Hotels using robots for delivery, cleaning up amid COVID-19 pandemic


Picture this: you use your hotel app on your phone to request extra towels. Your phone rings and you hear your delivery is ready. Open the door and you will discover that a 3 foot tall bellboy has arrived with your sheets.

Did you imagine a robot? Because to some Hilton and Marriott Hotels across California, a robot is what you’ll find.

Industry and experts say it is relatively safe to stay in a hotel during the Coronavirus pandemic – as long as you follow protocols like wearing masks and social distancing. One sure-fire way to make sure you can socially distance yourself during your stay is to have items delivered by a robot to your room.

At the Hotel Trio in Healdsburg, Calif. (A Marriott hotel), Rosé, the “robot ambassador of social distancing” has been available to entertain guests since it opened in July 2018. But as of March, Rosé has become more than a simple artist.

Rosé can bring you anything, whether it’s on site or through a free shopping service: think wine, pillows, pet treats, towels and groceries. The robot is disinfected after each delivery.

“For customers who prefer contactless deliveries, Rosé offers them peace of mind as it can deliver items to their suite,” Scott Satterfield, General Manager of Hotel Trio, said in a statement.

You may be wondering if Rosé is replacing staff members who might otherwise deliver items. This is not the case: the robot cannot carry luggage, make beds or take reservations.

Other robots can be found at Marriott and Hilton properties in the Los Angeles area: Embassy Suites by Hilton Los Angeles International Airport, Residence Inn by Marriott Los Angeles LAX / Century Blvd, Homewood Suites by Hilton Los Angeles International Airport, H Hotel Los Angeles, Curio Collection by Hilton, Residence Inn by Marriott Beverly Hills, and AC Hotel by Marriott Beverly Hills.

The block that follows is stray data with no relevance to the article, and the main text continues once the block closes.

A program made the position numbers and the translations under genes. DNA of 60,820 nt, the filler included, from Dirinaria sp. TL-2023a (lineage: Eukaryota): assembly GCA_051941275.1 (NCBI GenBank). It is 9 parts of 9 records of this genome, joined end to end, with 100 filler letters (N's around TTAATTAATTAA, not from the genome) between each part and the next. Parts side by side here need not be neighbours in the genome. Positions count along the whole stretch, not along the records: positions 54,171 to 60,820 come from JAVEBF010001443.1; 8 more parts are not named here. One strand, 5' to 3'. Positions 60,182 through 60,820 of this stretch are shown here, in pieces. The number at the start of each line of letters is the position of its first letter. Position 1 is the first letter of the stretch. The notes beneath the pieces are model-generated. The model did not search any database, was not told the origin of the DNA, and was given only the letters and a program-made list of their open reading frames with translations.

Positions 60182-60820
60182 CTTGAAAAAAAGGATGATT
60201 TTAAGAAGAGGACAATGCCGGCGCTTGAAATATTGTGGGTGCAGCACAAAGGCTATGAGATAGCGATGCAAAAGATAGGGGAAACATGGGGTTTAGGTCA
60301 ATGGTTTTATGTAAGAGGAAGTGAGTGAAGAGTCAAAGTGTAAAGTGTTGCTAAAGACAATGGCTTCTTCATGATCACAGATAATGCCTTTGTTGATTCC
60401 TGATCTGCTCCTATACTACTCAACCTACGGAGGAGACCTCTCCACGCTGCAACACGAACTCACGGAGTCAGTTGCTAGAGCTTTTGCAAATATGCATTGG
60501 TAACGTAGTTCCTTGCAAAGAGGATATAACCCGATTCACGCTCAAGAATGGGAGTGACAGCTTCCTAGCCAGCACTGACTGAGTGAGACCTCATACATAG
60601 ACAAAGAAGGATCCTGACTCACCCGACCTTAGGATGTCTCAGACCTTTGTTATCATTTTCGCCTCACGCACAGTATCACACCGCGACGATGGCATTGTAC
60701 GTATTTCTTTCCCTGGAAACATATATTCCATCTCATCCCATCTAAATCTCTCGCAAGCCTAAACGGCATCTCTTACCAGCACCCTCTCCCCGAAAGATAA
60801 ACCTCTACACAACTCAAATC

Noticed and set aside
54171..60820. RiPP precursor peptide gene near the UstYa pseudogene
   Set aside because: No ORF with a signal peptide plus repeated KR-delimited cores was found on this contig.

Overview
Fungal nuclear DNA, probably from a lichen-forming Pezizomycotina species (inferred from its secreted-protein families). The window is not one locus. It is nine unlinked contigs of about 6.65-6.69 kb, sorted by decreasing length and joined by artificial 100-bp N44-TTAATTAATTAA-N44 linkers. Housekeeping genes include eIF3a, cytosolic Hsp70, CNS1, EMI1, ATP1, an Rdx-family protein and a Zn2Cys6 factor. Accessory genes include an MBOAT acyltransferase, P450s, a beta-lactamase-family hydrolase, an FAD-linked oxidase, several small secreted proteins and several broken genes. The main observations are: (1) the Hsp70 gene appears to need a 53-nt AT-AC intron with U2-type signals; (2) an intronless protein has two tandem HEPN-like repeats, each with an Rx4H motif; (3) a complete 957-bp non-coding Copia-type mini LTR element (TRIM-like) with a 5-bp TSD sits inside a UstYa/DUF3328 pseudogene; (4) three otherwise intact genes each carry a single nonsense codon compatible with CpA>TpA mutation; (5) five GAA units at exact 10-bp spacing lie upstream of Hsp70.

Every hotel in the properties had a robot available before the pandemic, although they are now much more popular. Katie Green, general manager of Residence Inn by Marriott Los Angeles LAX, said in a statement that their robot, Wally, has been “used so much that it recently underwent a reboot. Now it has even more pizzazz in its way. “.

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Hotels also use robots for cleaning amid COVID-19

Of course, that’s not the only thing robots can be of use for in hotels during the coronavirus pandemic. They can help with hotels intense cleansing regimes, taking into account the new expectations of customers and industry in terms of cleanliness.

In Texas, the Westin Houston Medical Center the hotel went into action in March, adding two anti-virus bots.

Used in hospitals, the LightStrike Germ-Zapping robots, manufactured by Xenex Disinfection Services of San Antonio and costing approximately $ 100,000 each, emit broad-spectrum ultraviolet light to destroy viruses and bacteria in minutes. They do not replace regular hotel cleaning: they come in afterwards and provide a super sterilizing second breath without additional chemical risk.

“On one level, we deep cleaned everything and increased the frequency of cleaning public areas, but we further improved our routine by adding the two robots,” said Archit Sanghvi, vice president of operations at Pearl Hospitality, who owns and operates this Westin franchise.

Sister properties Waldorf Astoria Beverly Hills and The Beverly Hilton in California also use Xenex LightStrike robots. They will run for eight to 10 minutes in each room and will also help clean public toilets, elevators, kitchens, meeting rooms and disinfect luggage.

Direct exposure to general UV light is hazardous to human tissue, so after installation the robots work alone, at night in public areas and in each room after departure.

“It’s a costly investment,” says Sanghvi, “but we know we made the right decision because that’s going to be the norm, unfortunately. “

Contribution: Linda Laban

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